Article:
Navigating the Lubricant Labyrinth

Navigating the Lubricant Labyrinth

A surge in specialized engine oils has led to some confusion over the correct recommendations for each application.

Engine oil has become an integral part of automakers’ fuel-economy and emissions strategy, with each company specifying its own unique blend of base stocks and additives to achieve specific goals. The result has been a surge in specialized lubricants, and no small amount of confusion over the “correct” recommendations for each application.

While there are multiple oil specifications (even within a single manufacturer) to sift through, these criteria often relate to the varying levels of sulfated ash, phosphorous and sulfur (SAPS) found in these additive packages. As far back as the 1990s, oil manufacturers began to reduce the amount of phosphorous (and zinc) in their additive packages, as these anti-wear and anti-oxidant elements had a nasty side effect: catalytic-converter failures.

Bonding with platinum found in the catalyst bed, zinc and phosphorous reduce the efficiency of the catalyst, increasing emissions to unacceptable levels. The new oil formulas were great for contemporary vehicles, but classic and other pre-converter vehicles were prone to increased wear. ZDDP (zinc dialkyl dithiophosphate) additives restore these lost elements, but only should be used in applications without catalytic converters.

Sulfur became a key talking point in the early 2000s, as diesel fuels began to transition to “ultra-low-sulfur diesel” (ULSD) formulas to meet increasingly strict EPA guidelines. Sulfur reduction allows for the use of emissions-aftertreatment devices such as particulate filters and catalysts common in modern diesels. Sulfur, as part of the SAPS content in engine oils, has the same negative effect on pollution-control devices, contaminating catalysts and increasing buildup of particulate materials.

SAPS levels vary among these engine-oil specifications, and are selected based on engine design, the emissions equipment used and even manufacturer-specified oil-change intervals. European specs often are the most visible, with Mercedes, Volkswagen-Audi and BMW groups each specifying multiple standards across their lineups. Specifications for naturally aspirated or turbocharged gasoline engines may differ from those for diesels with and without aftertreatment devices. Higher-SAPS engine oils are generally suitable for older or higher-mileage applications, and for those with extended oil-change intervals – but not for those with particulate filters.

“European Formula” engine oils often contain mid-to-high levels of SAPS, due to the extended oil-change intervals, from 10,000 to 15,000 miles for some manufacturers. The European market has a significant number of light-vehicle diesel engines, especially when compared to the U.S. market. Emissions standards in the European Union are stricter than ours, so many of the pollution-control systems now in use stateside are already familiar to European engineers.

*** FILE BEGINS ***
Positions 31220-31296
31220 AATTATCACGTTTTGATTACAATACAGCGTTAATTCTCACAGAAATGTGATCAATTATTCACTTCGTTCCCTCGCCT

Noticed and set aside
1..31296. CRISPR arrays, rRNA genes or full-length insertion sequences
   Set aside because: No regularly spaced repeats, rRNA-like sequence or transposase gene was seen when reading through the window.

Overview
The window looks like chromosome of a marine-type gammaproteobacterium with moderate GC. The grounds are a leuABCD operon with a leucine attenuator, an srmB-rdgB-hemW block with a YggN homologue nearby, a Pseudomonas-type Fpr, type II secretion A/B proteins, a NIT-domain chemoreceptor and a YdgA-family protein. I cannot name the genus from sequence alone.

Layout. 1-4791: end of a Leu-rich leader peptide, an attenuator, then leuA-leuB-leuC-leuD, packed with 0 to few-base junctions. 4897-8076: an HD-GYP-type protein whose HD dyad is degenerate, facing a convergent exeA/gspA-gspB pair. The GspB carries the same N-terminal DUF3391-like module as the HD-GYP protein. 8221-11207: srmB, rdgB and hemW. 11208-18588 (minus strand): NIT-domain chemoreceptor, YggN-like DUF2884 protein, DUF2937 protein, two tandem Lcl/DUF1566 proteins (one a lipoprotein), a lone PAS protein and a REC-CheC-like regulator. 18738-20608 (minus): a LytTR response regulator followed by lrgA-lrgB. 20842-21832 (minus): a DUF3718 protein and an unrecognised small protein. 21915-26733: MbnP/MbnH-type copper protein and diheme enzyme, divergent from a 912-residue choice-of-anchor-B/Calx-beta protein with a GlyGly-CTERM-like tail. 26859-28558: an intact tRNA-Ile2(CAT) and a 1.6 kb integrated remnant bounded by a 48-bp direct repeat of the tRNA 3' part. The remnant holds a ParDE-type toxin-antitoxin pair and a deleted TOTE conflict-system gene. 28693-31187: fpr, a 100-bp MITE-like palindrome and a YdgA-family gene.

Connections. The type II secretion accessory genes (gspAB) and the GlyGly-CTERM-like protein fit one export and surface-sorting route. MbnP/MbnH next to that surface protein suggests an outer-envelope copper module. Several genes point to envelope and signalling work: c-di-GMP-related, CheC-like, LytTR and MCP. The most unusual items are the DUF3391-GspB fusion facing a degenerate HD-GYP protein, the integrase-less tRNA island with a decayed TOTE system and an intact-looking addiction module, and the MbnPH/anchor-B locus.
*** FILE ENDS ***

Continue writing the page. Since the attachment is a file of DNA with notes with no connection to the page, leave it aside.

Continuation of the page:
Lower-SAPS oils (by definition) will contain less ash, phosphorous and sulfur, reducing the amount of particulate matter that eventually can collect downstream or be released into the atmosphere via the exhaust. For vehicles that employ a particulate filter in their exhaust system, this means less buildup of ash-based residue, extending the service life of the filter, and reducing the frequency of regeneration events.

Here in the U.S., diesels are most prevalent in light trucks and SUVs. DPF-regeneration events fall into two categories: passive and active. Passive regeneration happens on its own, usually at highway speeds and under load, while active regeneration requires the PCM to alter its fuel or timing strategy to increase exhaust-gas temperature to a level high enough to “burn” particulates from the DPF.

Lower-SAPS engine-oil formulations are better-suited to these diesels (as well as gasoline vehicles with three-way catalytic converters) because there’s less residue to potentially contaminate aftertreatment devices, and they also can provide modern engines with longer service life. The unfortunate trade-off for most of these formulations is oil life, so some manufacturers choose to specify mid-level SAPS content in some applications.

European oil standards are set by the European Automobile Manufacturers’ Association (known as “ACEA,” an acronym based on the French translation). Like the API standards, ACEA standards categorize engine oils for gas and diesel usage, but also consider further parameters for emissions and fuel economy. Along with the API designation and the manufacturer’s specifications, you’re likely to see the ACEA A/B (gas/diesel) or C (three-way catalyst or aftertreatment diesel) classification on these Euro-specific oils.

When specifying or recommending engine oils for ANY vehicle, the owner’s manual is the primary source of reference. It not only contains the factory-authorized fill information, but often gives alternate information useful to making an informed substitution when necessary. If your e-catalog suite includes lubricant reference information, these specs also can be easily consulted and compared to the labels of your oil inventories. If your required manufacturer’s standard isn’t printed plainly on the oil container, most oil vendors’ websites now feature compatibility and selection widgets.

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